This encounter demonstrates that the Martian’s “ability” is not an ability at all. It’s simply a characteristic of his being. When he comes near, humans see him as whomever it is they have lost and have strong, unresolved emotional attachments to. It’s not just people they want to see, for it’s evident that Nomland didn’t want to see his victim. One assumes, however, that a victim is never far from a murderer’s thoughts, if he has anything resembling remorse in him. It’s also evident that Tom, the Martian, didn’t want to fulfill the role of resurrected victim. It was thrust on him by accident. Yet the reader knows he practically courted the LaFarges, for he approached them, and he admits he “sang” to them the night he appeared, in order to make it easier for them to accept him as their son. Tom’s behavior strongly suggests that he wanted to live among humans, that he picked the LaFarges deliberately, and that he wants to go on being their son.
When Anna proposes a family evening on the town, Tom makes it clear that he doesn’t want to be out in society. The LaFarges are enough for him. He’s afraid to be out among people. Lafe, knowing this is a Martian and already knowing that he can be seen by others as someone other than Tom, tries to shoot down the idea of an outing, but Anna is adamant. The result of the trip is as expected. Everyone who sees the Martian sees a lost loved one or a sought-after fugitive: a husband who deserted his wife, an escaped convict, the town mayor.
Lafe reflects on the motives of this strange creature: “Who is this… in need of love as much as we? Who is he and what is he that, out of loneliness, comes into the alien camp and assumes the voice and face of memory and stands among us, accepted and happy at last?” The happiness is not to last. Separated only briefly from the LaFarges, the Martian is spied by a couple whose daughter recently drowned in the canal. They bundle the “girl” off to their home. Lafe hears of this, and goes to retrieve Tom; but Tom is now Lavinia, and says he’s lost to the LaFarges. The feelings in this new house are too strong. When Lafe appeals to the Martian to remember that he was Tom, the poor creature makes perhaps the saddest statement I can imagine anyone making: “I’m not anyone. I’m just myself.”
Stop and consider identity. It’s who you are. It’s all you know. You can know a lot of people, become familiar with them, accept that they have the same basic emotions and needs that you do, and that you must accord them equal respect. You can devote your life to serving others and try to make the world a better place after you’ve left it, so strong can be your tie to your fellow humans. But all you know is you!
Your identity is the filter through which you experience everything. You can’t be certain, not absolutely certain, that anything you see, hear or feel is objective reality. You could be dreaming. You could be hallucinating. You could be on a table somewhere, drugged out of your mind. All you really know is that you are you. To say that that person, the only person you really know, is “no one,” is to relinquish all claim on sanity.
But, whatever this poor creature’s previous history, that’s where he is when he encounters the LaFarges and the other humans. He seeks to adopt an identity from their memories. Whatever he – or it – was in the past is no longer important to him. At least, it’s not important enough for him to hold onto it if the cost of maintaining it is loneliness.
It’s an interesting question: what are we without others? “No man is an island,” we’re often told. We are social creatures. We need others to take care of us when we’re young, to help us when we’re in trouble, to be an audience for the work of performance art that is our life, to – if you’ll pardon the religious sentiment – share with us their own spark of the divine fire. Without others, our life couldn’t be what it is for us right now; and, I suppose, none of us can know what our loneliness might drive us to if all the others we’d ever known were suddenly gone.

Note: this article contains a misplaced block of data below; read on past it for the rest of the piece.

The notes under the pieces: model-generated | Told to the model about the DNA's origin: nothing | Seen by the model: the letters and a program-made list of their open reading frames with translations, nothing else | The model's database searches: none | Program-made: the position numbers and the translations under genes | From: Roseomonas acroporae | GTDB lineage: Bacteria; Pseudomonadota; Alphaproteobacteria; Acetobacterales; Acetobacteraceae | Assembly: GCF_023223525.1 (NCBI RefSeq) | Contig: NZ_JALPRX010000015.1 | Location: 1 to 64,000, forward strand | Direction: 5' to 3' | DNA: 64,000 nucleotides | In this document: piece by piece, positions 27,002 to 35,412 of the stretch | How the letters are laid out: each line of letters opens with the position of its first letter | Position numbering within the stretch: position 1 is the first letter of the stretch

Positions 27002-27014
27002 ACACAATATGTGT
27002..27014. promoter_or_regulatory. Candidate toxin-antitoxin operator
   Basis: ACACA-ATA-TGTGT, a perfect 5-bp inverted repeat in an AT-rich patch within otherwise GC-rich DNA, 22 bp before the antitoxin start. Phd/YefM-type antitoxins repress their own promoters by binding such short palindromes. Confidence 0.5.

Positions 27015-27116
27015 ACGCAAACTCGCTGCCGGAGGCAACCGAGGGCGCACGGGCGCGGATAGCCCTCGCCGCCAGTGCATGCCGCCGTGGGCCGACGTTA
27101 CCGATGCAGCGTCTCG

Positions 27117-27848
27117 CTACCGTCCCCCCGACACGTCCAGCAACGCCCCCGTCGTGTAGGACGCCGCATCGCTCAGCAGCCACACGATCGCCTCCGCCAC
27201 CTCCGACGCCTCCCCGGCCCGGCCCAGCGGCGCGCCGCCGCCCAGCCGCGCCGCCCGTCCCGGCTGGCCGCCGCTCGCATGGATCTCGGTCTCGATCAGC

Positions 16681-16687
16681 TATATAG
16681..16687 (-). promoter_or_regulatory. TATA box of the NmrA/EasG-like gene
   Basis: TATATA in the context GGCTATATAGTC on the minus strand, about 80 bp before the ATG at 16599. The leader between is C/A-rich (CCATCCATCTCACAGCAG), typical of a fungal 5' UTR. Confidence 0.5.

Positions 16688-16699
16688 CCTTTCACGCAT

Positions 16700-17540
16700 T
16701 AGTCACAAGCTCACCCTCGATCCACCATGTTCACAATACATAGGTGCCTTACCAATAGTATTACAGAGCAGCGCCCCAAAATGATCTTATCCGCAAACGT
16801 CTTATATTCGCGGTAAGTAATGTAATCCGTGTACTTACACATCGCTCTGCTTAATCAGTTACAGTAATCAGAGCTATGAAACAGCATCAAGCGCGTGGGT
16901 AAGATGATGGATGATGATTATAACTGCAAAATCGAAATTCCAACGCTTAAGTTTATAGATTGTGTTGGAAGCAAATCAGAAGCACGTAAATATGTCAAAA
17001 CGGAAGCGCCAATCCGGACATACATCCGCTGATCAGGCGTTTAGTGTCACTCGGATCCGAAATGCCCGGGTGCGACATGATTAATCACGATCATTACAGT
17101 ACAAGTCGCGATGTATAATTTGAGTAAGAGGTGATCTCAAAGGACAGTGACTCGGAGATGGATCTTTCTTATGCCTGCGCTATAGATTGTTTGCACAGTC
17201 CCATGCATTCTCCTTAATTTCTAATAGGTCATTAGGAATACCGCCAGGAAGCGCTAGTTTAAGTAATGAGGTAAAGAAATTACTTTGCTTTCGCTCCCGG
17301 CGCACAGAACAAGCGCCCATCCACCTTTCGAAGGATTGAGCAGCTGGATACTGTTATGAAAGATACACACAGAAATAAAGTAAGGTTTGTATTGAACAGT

But Bradbury’s story touches on the cost to the individual of trading in his identity to buy some relief from loneliness. The Martian whom we first met as Tom is finally destroyed, reduced to nothingness as he is overwhelmed by a crowd of humans, all of whom want him to be that person that they seek. “He was melting wax shaping to their minds,” says Bradbury, and then he is no more.
The demands of others, the roles they want us to play for their benefit, indeed can destroy us. Often, not understanding what they’re doing or not caring, they overtax us, taking, taking what it is they want, forgetting that we have our own identity, separate from the role they want us to play, and that it may not be able to survive if we abandon ourselves to the part.
Nor is it only in fulfilling the wants of others that we may lose ourselves. Nomland saw what he was afraid of, not what he directly wanted. (Unless, perhaps, he secretly wanted an end to guilt and an end to hiding from justice, and so saw the person who could drive him to end his misery.) There’s a need in many humans to have an enemy, a nemesis; to have someone at whom we can be good and pissed; to have someone to blame when things go wrong. Sometimes we force someone into that role, though they may have no idea who we are or why we’ve made them our enemy. We need someone to take the rap for all the evil in our lives.
When he adapted this story for the 1980 television mini-series, The Martian Chronicles, Richard Matheson took the projection of human fears, desires and need for someone to blame up a level: he had the Martian appear to a Catholic priest as Jesus himself, the crucified Messiah. Atheist Ayn Rand would have (or might have been, as she was living when it aired) disgusted by the insertion of this religious image, and many Christians were offended. I must ask, however, what is Jesus but the ultimate scapegoat, the sacrificial lamb? What more appropriate symbol is there of the cost of taking on the sins, the needs and the problems of others? Of course, most believers consider Jesus divine, and so he is better equipped to carry such a burden than is a mere human, or Martian.
The needs of the many outweigh the needs of the one, a certain green but non-Martian alien once told us. Imagine what happens when the needs of the many are dropped right on the head of the one. Bradbury explored this idea, and it didn’t make for a pretty picture. All those needs, all that weight, crushed the one. It bears consideration for us all, introvert or extrovert: what are you willing to trade – what are you trading – to enjoy the society of others?
I re-read this story in a UK hardcover edition I happened to find in a now-defunct bookstore in Savage, MD. In England, the book was called The Silver Locusts. It includes a story, “The Fire Balloons,” which did not appear in the American edition, but omits “Usher II,” a particular favorite of mine.